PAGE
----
I have already posted my southern Philippines style “humba” during the early stage of this blog. But since it is a personal favourite and a regular fare in my monthly menu, I decided to feature it once again. Basically using the same recipe as before, however I experimented and omitted the banana blossoms or “bulaklak ng saging” which some of our group mates want to avoid and the “shaoxing” wine (or red wine that I sometimes substitute) which I believe could have not been part of the old-fashioned “humba” our ancestors used to prepare.
“Humba” is a Filipino dish very similar in appearance with the famous “adobo”. Actually the ingredients are also very similar between the two except with the use of sugar or palm sugar or jaggery and banana blossom, a type of aromatic dried lily buds. Like the widely regarded Filipino national dish “adobo”, “humba” is also a traditional way of preserving or extending the shelf life of the meat during the times when refrigerators, and supply of electricity for that matter, are still not very common or readily available, especially in far-flung provinces and many rural areas.
While I have yet to post the “Capampangan” (Pampanga, Philippines) version of “humba” which I really love and long wanted to prepare but continuously being constrained by the unavailability (here in Sri Lanka) of some really important ingredients, let us first settle with this Visayan (Philippines) version which is also remarkably good, exquisite and tasty.
As I have mentioned before, the best cuts of pork for this dish is knuckle/hock or “pata” and belly or “liempo” but since both cuts are quite difficult to find here in our area of resident, I have to, once again, settle for the cube pork which composed of mixtures of several parts cut into cubes. Surely, I will miss the delicate and succulent pork skin or rind which is a prime feature in the two former cuts but I will be benefited by the rather leaner and healthier latter cut.
To cook the dish, we need around 1½ kilograms (about 5 lbs) of cube pork, thoroughly washed and drained. Since this involves braising, it is important to fully drain the meat of excess liquid. I already seasoned the meat with some salt and ground pepper.
Heat a large pan or wok and place all the meat at the centre. Cook the meat with the lid on over low-medium heat until it renders some of its own juice and fat. Give it a gentle mix and continue braising on medium-high heat until the liquid is reduced and it starts to sizzle in its own fat releasing an aromatic flavour while lightly frying.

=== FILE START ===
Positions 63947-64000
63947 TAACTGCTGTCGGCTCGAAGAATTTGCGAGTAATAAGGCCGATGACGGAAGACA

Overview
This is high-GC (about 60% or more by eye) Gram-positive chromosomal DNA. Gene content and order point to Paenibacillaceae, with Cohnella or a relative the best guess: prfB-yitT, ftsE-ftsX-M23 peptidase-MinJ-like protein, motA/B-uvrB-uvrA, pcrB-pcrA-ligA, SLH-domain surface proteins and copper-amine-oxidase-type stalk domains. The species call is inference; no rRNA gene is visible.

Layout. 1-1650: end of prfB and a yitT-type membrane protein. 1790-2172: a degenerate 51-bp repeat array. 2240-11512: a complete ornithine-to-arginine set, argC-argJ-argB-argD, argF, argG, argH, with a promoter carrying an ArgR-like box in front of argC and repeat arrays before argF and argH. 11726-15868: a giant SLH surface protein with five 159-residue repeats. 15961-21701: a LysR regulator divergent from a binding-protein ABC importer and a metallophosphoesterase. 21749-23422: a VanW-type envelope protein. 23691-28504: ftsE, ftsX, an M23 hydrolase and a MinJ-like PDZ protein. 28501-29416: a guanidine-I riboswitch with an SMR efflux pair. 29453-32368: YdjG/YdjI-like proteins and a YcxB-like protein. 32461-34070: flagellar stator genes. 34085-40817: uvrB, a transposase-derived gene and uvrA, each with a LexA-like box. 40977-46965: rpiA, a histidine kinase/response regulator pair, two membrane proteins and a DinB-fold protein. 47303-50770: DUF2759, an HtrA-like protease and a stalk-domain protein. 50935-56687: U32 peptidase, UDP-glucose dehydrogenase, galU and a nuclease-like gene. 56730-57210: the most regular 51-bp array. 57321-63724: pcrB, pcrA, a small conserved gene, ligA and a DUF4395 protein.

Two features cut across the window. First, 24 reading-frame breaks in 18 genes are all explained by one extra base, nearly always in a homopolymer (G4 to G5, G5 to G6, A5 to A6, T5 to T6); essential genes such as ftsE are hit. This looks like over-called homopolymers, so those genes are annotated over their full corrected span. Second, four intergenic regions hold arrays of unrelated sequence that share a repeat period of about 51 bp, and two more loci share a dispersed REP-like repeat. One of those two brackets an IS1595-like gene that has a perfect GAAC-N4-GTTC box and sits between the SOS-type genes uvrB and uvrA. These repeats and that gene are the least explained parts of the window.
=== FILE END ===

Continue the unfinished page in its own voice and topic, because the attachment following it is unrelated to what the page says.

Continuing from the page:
Meanwhile prepare the other ingredients: 1 whole garlic, peeled and minced, ½ cup “Kithul” jaggery or palm sugar (you can also use the Philippine “panotsa”/“panocha” or even just brown sugar), 1 can or about 4 tbsp salted black beans, drained, 6 tbsp natural vinegar, 6 tbsp soy sauce, 2 pcs star anise, 2 pcs bay leaves and 1 tsp cracked pepper. Additionally, we also need about 1 cup of good broth.
Add in minced garlic on the sizzling meat on the pan followed by the salted black beans and continue sautéing until garlic is aromatic.
Add in vinegar, soy sauce, bay leaves, pepper, star anise and broth. Continue simmering on low heat. When the liquid boils, slowly place the “Kithul” jaggery or “panocha” on top and put the lid on. Let it boil then continue simmering on low heat. I usually simmer meat on a very low heat to prevent the liquid from rapidly evaporating which will require extra addition of broth or water.
When the meat is pork tender and the skin is gelatinous, mix gently to evenly coat the meat with the sauce. Let it simmer for another minute. If you don’t like the dish oily, you can remove some of the oil from the sauce at this point.
Pour the sauce in a cup and spoon out the oil from the surface. Take out as much oil as you prefer. I have friends who like an oily pork dish and would intentionally leave some amount of oil in the sauce. Return the sauce back to the meat and continue simmering. Adjust the level and consistency of the sauce by adding ¼ to ½ cup of water, if you like.
Transfer the dish in a plate and serve warm along with lots of steamed rice. Be ready for a really wonderful meal. :-)
The proper balance of salty, sweet and sour tastes is the important factor in this dish. The added earthy flavour and aroma of bay leaves and fragrance and essence of garlic and star anise make the dish truly satisfying.
This is an underrated Filipino dish. Not as popular as the “adobo” or “paksiw na pata” but equally good and delicious. Enjoy! c“,)